Closer Connection Exception to IRS Substantial Presence

Closer Connection Exception to IRS Substantial Presence

IRS Closer Connection Exception to Substantial Presence

Closer Connection to the Substantial Presence Test: When a foreign person resides in United States, they risk becoming subject to US tax on their worldwide income as a “U.S. Person.” Generally, individuals who may become subject to U.S. tax as a U.S. Person are limited to U.S. citizens and Legal Permanent Residents. But, there is a third category of individual who may be subject to U.S. tax on their worldwide income, which are individuals who meet the IRS substantial presence test. Even if a person meets the substantial presence test, they may still escape U.S. tax on their worldwide income if they can show they meet the Closer Connection Exception to the substantial presence test.

If a person meets the exception, they may be able to avoid us tax on the worldwide income and may be able to sidestep International Information Reporting on form such a FBAR & FATCA.

We will summarize the 8840 Closer Connection Exception to the IRS Substantial Presence Test.

IRS Substantial Presence Test

The IRS Substantial Presence Test involves the counting of days spent in the U.S., in order to determine if the person has been in the U.S. long enough for the IRS to required worldwide income and reporting.

For example, David is a foreign national who travels to the U.S on a visa for consulting. Over the past 3 years, David has averaged around 135 days in the U.S. (non-consecutive).  

As a non-US citizen and non-US green card holder, you are only required to pay tax on “US Effectively Connected Income” (money you earn while working in the United States).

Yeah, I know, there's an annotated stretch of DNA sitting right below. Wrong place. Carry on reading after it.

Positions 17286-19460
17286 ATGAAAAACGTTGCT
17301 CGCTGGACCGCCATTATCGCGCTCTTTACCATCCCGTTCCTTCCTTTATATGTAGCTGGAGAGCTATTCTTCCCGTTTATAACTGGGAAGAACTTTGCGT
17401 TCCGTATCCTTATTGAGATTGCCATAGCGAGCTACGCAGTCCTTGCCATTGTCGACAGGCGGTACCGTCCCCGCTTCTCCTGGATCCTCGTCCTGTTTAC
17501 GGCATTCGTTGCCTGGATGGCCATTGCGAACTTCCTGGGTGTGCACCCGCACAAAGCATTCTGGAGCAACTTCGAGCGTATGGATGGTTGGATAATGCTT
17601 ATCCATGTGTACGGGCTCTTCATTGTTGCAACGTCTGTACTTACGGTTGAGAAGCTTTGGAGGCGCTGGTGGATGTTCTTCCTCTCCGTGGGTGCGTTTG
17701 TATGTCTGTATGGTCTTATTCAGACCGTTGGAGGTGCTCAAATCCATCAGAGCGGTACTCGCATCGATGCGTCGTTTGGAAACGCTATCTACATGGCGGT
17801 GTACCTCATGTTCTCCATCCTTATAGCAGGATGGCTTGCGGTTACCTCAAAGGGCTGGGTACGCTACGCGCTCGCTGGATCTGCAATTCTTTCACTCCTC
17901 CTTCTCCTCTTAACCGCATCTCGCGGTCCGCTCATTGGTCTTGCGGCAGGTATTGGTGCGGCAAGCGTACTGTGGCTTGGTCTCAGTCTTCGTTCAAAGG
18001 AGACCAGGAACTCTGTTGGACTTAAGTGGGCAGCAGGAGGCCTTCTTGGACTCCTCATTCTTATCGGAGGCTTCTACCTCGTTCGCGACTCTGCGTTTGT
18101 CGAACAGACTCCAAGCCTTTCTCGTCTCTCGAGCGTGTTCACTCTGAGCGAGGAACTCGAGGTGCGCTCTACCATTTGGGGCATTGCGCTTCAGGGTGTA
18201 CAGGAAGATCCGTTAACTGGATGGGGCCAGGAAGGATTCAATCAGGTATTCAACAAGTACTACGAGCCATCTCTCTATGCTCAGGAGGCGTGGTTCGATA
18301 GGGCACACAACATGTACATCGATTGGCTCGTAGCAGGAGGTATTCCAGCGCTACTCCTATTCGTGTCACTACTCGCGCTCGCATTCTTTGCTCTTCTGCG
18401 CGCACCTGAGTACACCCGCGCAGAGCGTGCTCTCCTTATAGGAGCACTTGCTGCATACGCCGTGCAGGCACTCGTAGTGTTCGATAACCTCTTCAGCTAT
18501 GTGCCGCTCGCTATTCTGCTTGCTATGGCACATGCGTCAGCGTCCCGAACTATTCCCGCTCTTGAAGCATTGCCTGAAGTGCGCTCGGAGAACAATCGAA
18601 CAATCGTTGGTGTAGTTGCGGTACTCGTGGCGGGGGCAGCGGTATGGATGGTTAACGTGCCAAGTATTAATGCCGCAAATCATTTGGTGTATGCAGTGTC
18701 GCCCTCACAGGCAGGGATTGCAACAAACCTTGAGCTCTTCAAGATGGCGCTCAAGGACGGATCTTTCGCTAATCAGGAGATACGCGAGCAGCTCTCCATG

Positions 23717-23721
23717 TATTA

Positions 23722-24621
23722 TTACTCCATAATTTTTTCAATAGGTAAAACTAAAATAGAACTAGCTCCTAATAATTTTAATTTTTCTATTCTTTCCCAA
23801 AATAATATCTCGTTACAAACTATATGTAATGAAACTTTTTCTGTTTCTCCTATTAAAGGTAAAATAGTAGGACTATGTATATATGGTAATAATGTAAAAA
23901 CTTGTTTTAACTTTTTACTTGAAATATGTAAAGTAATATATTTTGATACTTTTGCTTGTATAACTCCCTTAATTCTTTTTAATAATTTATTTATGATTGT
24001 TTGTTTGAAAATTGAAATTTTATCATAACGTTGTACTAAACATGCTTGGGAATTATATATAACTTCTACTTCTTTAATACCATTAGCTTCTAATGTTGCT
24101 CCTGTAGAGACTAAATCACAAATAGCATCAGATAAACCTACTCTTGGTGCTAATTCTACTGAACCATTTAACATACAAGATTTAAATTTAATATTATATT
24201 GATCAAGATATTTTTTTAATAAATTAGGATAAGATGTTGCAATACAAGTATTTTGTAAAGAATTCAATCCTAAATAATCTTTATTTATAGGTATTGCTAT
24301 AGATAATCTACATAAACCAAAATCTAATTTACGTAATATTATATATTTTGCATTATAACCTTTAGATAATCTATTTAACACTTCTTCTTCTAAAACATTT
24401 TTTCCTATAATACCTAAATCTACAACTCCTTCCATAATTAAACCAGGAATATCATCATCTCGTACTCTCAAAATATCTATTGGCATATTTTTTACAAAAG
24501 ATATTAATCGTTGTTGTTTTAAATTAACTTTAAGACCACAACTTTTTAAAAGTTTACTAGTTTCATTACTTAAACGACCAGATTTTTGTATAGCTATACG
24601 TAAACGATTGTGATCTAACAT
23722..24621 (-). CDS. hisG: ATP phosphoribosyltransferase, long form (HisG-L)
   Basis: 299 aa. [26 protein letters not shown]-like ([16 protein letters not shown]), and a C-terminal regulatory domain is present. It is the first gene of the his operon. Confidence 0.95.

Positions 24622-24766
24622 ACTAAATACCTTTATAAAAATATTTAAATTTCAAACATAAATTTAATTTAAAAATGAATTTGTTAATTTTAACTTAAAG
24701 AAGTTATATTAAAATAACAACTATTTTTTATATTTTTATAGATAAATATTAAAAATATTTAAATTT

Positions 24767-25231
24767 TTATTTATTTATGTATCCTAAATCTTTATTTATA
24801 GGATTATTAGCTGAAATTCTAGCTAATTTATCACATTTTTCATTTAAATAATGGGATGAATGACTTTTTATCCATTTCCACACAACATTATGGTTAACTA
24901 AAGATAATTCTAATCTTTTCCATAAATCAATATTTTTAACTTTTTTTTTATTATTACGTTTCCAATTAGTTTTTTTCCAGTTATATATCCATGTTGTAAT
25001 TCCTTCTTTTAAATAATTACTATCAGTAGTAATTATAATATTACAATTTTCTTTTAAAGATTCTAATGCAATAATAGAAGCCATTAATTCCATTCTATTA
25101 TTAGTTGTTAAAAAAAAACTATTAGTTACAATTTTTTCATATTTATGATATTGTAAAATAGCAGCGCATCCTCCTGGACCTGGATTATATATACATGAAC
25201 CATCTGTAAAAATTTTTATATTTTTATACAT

However, if you qualify for the Substantial Presence Test, then the IRS will tax you on your WORLDWIDE income.

IRS Substantial Presence Test generally means that you were present in the United States for at least 30 days in the current year and a minimum total of 183 days over 3 years, using the following equation:

  • 1 day = 1 day in the current year
  • 1 day = 1/3 day in the prior year
  • 1 day = 1/6 day two years prior

Example A: If you were here 100 days in 2016, 30 days in 2015, and 120 days in 2014, the calculation is as follows:

  • 2016 = 100 days
  • 2015 = 30 days/3= 10 days
  • 2014 = 120 days/6 = 20 days
  • Total = 130 days, so you would not qualify under the substantial presence test and NOT be subject to U.S. Income tax on your worldwide income (and you will only pay tax on money earned while working in the US).

Example B: If you were here 180 days in 2016, 180 days in 2015, and 180 days in 2014, the calculation is as follows:

  • 2016 = 180 days
  • 2015 = 180 days/3= 60 days
  • 2014 = 180 days/6 = 30 days
  • Total = 270 days, so you would qualify under the substantial presence test and will be subject to U.S. Income tax on your worldwide income, unless another exception applies.

Since no exceptions apply, David meets the substantial present test.

Therefore, David is subject to U.S. tax on his worldwide income, and U.S. reporting on global assets and accounts.

Closer Connection Exception Requirements

Even if David meets Substantial Presence, he may be able to avoid the tax impact of worldwide income, if he can show he has a closer connection to another country(s).

As provided by the IRS:

Even though you would otherwise meet the substantial presence test, you will not be treated as a U.S. resident for 2019 if: